Ramudo says constant connectivity is necessary in the travel industry, although difficult to manage: “I try to do everything and anything, immediately — that way it goes ‘off’ my list. I find relief in having one less thing to do.”
Lisa Lutoff-Perlo, president and CEO of Celebrity Cruises, says she actively manages work stress to prevent it from taking a toll on the people she cares about.
That effort recently required making changes to her daily schedule: “I had previously allowed my calendar to be scheduled in a way that was unsustainable. My executive assistant now puts a minimum of three gray periods into each of my days so I have breaks between meetings. It is at my discretion to repurpose one of these breaks — at least it is my choice.”
Lutoff-Perlo says the number of initiatives, challenges and opportunities that she deals with on a daily basis are endless and incredibly varied. As a corporate leader, she accepts the fact that her work responsibilities will interrupt her personal life. “I have a job that truly is 24/7 because I am responsible for a fleet of ships that travel around the world and operate 365 days of the year, around the clock. If the team needs me, I am there.”
Kizzy M. Dominguez, president of K. Parks Consulting, says life is a series of tradeoffs between business and personal endeavors.
On any given week, Dominguez might travel to Washington, D.C., or California — all the while keeping clients satisfied, participating in conference calls, managing a disbursed work team, responding to incoming email at all hours and staying in contact with her husband. For now, Dominguez and her husband are on opposite ends of the country, each trying to pursue career goals.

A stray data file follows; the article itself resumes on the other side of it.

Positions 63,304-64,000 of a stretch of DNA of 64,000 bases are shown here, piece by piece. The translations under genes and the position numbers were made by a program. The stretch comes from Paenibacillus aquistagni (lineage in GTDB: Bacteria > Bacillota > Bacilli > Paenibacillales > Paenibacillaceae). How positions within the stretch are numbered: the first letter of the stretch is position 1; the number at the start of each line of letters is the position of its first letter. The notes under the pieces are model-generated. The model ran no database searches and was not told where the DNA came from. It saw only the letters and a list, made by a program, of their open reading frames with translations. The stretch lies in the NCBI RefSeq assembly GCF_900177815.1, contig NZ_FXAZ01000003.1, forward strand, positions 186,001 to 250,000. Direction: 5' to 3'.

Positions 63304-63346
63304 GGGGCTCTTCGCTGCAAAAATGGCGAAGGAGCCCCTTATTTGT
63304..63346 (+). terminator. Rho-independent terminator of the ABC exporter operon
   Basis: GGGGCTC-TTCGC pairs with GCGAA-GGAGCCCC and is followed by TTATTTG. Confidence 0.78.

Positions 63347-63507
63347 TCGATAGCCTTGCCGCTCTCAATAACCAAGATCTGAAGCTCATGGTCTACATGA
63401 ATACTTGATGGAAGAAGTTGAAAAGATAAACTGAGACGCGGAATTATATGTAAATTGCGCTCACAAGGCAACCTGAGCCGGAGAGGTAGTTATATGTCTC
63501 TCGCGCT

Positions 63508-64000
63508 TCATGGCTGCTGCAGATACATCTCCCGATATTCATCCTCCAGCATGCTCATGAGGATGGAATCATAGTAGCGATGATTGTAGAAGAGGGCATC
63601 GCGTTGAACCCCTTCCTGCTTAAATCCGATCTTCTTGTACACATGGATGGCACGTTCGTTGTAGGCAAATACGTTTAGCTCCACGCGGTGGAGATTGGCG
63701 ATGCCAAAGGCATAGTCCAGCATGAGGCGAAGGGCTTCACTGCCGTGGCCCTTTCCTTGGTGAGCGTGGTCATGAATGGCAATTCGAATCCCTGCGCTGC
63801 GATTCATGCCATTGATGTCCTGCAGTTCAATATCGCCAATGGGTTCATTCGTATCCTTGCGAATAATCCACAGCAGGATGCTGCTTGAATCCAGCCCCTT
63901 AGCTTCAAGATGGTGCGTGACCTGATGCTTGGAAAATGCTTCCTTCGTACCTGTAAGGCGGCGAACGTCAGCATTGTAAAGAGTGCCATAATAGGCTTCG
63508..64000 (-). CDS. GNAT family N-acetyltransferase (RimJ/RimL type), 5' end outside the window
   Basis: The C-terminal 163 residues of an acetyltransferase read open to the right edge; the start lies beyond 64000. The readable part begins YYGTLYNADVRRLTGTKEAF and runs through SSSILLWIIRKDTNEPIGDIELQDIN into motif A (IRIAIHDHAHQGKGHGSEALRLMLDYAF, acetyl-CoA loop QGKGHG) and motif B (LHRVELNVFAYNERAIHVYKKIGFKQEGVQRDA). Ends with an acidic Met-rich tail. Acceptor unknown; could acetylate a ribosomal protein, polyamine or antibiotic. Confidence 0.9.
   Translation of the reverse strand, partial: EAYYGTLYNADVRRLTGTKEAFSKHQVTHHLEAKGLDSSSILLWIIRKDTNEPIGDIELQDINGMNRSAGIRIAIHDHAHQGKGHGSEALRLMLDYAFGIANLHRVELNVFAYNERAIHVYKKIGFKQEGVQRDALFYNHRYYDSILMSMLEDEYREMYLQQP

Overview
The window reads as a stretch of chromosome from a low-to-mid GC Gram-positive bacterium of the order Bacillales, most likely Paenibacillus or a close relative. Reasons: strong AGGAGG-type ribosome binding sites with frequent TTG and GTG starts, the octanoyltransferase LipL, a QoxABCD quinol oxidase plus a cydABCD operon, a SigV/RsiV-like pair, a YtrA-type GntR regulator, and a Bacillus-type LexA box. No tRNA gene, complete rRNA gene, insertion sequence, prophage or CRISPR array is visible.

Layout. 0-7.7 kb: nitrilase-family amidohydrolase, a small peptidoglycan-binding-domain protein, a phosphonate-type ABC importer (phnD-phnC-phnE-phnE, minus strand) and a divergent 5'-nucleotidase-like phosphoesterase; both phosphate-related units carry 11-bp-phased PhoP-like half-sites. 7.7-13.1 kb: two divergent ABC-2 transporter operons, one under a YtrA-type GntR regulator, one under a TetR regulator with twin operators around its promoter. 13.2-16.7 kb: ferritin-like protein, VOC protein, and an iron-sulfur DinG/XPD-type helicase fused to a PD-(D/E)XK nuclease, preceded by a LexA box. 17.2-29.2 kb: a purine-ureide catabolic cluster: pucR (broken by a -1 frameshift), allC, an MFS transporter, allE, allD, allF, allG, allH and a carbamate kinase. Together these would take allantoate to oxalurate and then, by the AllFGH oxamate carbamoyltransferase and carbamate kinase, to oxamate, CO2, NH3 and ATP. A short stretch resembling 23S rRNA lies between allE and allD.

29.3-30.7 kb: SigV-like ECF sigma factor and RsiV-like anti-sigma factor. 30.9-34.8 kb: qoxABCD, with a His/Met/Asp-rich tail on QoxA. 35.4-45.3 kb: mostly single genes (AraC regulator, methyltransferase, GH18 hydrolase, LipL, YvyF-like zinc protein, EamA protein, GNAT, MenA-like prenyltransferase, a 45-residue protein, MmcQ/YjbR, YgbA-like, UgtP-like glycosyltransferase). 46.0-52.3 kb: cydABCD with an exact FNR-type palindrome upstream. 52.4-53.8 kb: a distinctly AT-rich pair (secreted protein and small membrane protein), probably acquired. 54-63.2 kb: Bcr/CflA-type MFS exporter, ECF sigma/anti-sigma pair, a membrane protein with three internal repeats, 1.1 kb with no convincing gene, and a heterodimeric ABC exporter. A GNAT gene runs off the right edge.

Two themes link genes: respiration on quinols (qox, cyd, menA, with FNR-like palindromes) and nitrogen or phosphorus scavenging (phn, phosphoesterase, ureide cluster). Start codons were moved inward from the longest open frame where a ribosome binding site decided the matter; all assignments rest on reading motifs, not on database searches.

Although the tradeoff is temporary, Dominguez says she works extra-hard to make time to communicate with her husband throughout the work day. “Balancing everything can be overwhelming,” she says. “I try not to look at it that way. It’s like walking on a tightrope. If I look down, I will fall.”
Dominguez says she relies on mentors to help her navigate obstacles that could trip up a young businesswoman. A critical piece of wisdom she has put into practice involves delegation: “To grow my business, delegating is crucial. It’s not just about delegating a task, though. It’s about ensuring those on the receiving end understand why they are being tasked and why the outcome is important.”
Germaine Smith-Baugh, president and CEO of the Urban League of Broward County, says work-life integration will constantly shift based on the needs of your work and your family.
“There are times when work gets more and there are times when my family gets more — so I do a dance, sometime it’s waltz others times it may be the mambo,” she says.
Smith-Baugh balances responsibility for leading her organization with being a mother of two children. Every January, she says, she blocks out the times on her work calendar that she plans to be with her children — spring break, Thanksgiving, birthdays. She does the same thing in August after looking at the school calendar: “I make it clear to my kids what kind of mom they have — a working one. So ‘no,’ I won’t be the class mom planning all the parties, but they get to pick which parties are non-negotiable, and I work to be there.”
Like other leaders, Smith-Baugh feels the pressure to stay connected to her office all the time. “I have found that my team takes cues from me, so I am trying to ratchet down the after-hours and weekend emails. I also warn them if I am going to work on the weekend so they are not responding to my emails.”
Janet Altman is a Marketing Principal at Kaufman Rossin, one of the Top 100 CPA and advisory firms in the U.S.